And that’s the main problem with Billy Jack Goes To Washington. For the film to have any chance of working, you have to forget everything that you’ve learned about Billy Jack over the previous three films. However, if you haven’t seen any of the other Billy Jack films, then you probably wouldn’t be watching Billy Jack Goes To Washington in the first place.
Of course, since this is a Billy Jack film, there are a few scenes that were nowhere to be found in Mr. Smith Goes To Washington. For instance, Saunders’s husband is murdered when he threatens to reveal the truth about Bailey’s operation. Later, Billy, Jean (Delores Taylor), and Carol (Teresa Laughlin) are confronted by a gang of Bailey’s assassins and, for the only time in the entire movie, Billy goes through that whole routine where he takes off his boots while slowly speaking and then kicks everyone’s ass. (Jean and Carol get to join in the ass-kicking as well and good for them!)
And, of course, there’s the scene where Billy, Jean, and the kids from the Freedom School (who are apparently now known as Billy’s Raiders) have a meeting with two liberal social activists. It’s an interesting scene because it was clearly unscripted and it has a naturalistic feel to it that’s lacking from the rest of the film. However, that does not mean that it’s a particularly good scene. If I learned anything from Billy Jack Goes To Washington, it’s that self-righteous activists in 1977 were just as boring as self-righteous activists in 2015.
And yet, as I’ve said about all of the other Billy Jack films, I can’t bring myself to be too hard on Billy Jack Goes To Washington. Again, it all comes down to sincerity. It’s clear that Laughlin and Taylor felt they were making a difference with their films and that sincerity comes through in a way that makes Billy Jack Goes To Washington a likable, if rather inept, film.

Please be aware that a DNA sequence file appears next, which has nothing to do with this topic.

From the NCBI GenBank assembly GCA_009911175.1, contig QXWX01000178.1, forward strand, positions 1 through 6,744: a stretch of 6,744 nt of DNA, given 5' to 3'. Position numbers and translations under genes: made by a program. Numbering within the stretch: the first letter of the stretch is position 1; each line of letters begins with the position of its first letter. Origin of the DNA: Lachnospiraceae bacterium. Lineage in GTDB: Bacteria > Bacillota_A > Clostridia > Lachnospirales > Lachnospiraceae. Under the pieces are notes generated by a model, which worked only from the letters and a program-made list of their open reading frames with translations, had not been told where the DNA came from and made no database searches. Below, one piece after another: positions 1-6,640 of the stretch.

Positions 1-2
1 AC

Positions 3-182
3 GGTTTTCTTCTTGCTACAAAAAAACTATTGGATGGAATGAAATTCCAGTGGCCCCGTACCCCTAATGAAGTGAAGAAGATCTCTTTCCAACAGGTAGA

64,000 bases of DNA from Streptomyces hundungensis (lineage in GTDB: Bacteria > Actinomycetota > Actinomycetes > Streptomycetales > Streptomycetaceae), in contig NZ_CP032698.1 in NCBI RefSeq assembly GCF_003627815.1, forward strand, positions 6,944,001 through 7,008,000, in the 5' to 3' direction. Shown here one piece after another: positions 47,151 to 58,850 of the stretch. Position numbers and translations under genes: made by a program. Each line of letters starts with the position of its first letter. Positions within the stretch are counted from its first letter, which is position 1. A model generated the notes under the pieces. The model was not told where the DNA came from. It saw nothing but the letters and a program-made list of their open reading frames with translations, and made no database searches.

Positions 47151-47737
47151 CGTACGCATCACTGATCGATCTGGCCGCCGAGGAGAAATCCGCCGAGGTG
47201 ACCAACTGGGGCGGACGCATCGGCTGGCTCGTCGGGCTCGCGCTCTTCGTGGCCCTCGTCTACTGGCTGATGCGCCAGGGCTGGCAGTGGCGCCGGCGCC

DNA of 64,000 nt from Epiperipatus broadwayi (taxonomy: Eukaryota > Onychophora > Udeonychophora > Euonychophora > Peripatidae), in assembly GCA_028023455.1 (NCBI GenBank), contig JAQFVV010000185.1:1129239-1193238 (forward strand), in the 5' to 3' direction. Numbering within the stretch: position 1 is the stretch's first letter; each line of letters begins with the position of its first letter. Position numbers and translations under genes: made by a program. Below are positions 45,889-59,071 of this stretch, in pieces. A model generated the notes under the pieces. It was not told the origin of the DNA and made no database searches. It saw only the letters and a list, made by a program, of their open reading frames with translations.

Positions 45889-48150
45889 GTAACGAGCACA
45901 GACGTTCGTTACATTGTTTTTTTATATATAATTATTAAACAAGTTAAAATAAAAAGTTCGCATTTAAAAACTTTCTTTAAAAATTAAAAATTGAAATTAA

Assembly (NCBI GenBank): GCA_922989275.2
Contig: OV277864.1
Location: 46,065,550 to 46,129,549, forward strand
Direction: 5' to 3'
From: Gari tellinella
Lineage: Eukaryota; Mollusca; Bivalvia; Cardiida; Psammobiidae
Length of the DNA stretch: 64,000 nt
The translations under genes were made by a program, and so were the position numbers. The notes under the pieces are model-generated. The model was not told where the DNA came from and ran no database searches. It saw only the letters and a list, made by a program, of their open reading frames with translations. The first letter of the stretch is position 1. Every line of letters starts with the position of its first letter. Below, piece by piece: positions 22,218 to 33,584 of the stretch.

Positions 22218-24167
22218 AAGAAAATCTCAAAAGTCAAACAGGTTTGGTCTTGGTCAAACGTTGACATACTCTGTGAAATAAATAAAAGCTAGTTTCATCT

Billy Jack Goes To Washington ran for a week in one theater in 1977 and was reportedly such a box office disaster that it couldn’t get a wider release. (In a commentary track that he recorded for the film’s DVD release, Laughlin suggests the film was the victim of shadowy government forces.)* While Laughlin and Taylor would later try to make The Return of Billy Jack, that film was left uncompleted at the time of Laughlin’s death. So, the last time that filmgoers would see Billy Jack, he would still be U.S. Sen. Billy Jack.
And really, that’s the perfect ending for the saga of Billy Jack. Starting out as a loner who protected a small California town from a biker gang to eventually becoming the protector of the Freedom School to finally embracing both non-violence and his love for Jean, Billy Jack earned himself a happy ending.
Having now watched and reviewed all four of the Billy Jack films, all I can do is say thank you to Delores Taylor and the spirit of Tom Laughlin. It was great ride.
* To be honest, the commentaries that Laughlin and Taylor recorded for the Billy Jack films are actually very informative and interesting. Laughlin actually had a far better sense of humor than you might guess from some of the movies he directed.